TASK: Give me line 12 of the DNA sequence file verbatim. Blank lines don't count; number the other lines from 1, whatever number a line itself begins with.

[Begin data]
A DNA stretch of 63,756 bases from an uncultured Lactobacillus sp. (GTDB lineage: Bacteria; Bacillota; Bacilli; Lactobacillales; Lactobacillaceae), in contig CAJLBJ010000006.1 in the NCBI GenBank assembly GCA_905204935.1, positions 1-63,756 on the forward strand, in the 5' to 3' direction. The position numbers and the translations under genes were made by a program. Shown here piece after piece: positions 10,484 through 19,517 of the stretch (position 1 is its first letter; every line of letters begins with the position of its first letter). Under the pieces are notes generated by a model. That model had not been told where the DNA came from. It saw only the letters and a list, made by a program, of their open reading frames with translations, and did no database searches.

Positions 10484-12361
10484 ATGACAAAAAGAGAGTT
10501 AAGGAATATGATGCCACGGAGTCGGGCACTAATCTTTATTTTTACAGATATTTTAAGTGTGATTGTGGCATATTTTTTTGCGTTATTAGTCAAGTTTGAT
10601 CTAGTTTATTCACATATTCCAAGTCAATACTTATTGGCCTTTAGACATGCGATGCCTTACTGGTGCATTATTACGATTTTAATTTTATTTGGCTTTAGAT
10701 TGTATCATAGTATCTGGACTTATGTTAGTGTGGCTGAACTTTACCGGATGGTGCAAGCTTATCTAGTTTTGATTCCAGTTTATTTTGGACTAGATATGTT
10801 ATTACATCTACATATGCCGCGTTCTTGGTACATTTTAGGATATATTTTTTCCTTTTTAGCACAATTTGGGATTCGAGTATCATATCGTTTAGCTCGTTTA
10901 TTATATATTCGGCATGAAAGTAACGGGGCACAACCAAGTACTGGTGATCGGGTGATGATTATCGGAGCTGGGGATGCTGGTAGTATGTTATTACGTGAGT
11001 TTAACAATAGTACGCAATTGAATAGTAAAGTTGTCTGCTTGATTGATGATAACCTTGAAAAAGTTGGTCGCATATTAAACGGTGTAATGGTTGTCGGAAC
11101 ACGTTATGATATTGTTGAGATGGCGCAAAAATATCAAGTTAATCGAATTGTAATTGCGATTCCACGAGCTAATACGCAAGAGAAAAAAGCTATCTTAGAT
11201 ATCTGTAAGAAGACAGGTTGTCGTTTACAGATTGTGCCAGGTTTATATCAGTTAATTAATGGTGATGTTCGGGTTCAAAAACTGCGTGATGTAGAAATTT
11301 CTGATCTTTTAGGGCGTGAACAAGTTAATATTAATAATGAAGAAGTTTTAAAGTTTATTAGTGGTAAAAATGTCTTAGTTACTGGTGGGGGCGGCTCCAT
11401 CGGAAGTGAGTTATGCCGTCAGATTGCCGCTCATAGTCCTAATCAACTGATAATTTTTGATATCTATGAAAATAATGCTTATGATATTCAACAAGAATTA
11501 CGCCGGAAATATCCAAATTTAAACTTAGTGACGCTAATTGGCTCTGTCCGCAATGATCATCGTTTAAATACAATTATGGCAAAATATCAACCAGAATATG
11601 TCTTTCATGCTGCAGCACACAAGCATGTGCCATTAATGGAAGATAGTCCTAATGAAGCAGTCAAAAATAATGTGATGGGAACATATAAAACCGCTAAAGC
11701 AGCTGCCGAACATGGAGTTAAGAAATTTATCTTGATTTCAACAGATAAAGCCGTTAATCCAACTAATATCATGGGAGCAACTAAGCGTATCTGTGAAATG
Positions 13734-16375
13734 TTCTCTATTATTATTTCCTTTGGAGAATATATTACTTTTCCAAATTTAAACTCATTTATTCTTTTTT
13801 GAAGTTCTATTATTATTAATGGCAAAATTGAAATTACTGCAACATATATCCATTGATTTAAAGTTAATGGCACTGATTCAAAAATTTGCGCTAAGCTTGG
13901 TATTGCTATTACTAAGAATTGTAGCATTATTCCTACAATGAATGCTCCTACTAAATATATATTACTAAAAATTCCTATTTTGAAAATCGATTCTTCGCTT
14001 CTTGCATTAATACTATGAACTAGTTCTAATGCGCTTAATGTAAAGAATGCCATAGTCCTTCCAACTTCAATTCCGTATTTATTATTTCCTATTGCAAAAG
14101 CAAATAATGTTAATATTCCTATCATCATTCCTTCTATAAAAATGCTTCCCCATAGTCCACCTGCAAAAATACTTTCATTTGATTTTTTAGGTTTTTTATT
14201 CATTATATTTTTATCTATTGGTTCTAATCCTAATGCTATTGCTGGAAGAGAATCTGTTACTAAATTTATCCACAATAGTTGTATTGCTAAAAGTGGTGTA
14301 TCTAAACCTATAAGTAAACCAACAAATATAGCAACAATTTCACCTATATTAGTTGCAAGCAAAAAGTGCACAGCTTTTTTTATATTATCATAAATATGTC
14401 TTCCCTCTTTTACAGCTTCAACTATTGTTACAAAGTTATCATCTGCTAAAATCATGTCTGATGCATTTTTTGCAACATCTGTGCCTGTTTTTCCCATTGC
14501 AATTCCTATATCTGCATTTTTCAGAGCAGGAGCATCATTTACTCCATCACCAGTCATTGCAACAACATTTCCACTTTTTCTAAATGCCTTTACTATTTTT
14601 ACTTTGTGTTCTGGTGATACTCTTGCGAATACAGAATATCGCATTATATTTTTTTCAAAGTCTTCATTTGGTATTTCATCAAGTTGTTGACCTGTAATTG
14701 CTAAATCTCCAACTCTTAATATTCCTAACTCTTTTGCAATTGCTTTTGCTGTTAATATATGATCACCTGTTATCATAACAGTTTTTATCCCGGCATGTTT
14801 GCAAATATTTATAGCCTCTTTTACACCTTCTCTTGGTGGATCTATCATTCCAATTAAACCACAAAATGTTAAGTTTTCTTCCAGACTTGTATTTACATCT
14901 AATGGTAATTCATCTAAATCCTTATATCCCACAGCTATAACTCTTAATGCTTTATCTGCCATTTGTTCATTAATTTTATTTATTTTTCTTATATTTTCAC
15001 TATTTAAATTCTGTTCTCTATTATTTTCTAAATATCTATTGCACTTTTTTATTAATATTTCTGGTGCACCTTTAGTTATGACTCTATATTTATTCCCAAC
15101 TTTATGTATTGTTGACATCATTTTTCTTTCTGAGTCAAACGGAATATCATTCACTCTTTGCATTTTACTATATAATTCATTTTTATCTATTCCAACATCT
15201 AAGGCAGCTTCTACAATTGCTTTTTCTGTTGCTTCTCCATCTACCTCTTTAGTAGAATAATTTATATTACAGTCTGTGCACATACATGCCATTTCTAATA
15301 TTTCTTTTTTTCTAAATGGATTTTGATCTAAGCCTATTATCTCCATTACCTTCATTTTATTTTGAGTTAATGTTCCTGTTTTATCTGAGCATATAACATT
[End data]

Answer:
11301 CTGATCTTTTAGGGCGTGAACAAGTTAATATTAATAATGAAGAAGTTTTAAAGTTTATTAGTGGTAAAAATGTCTTAGTTACTGGTGGGGGCGGCTCCAT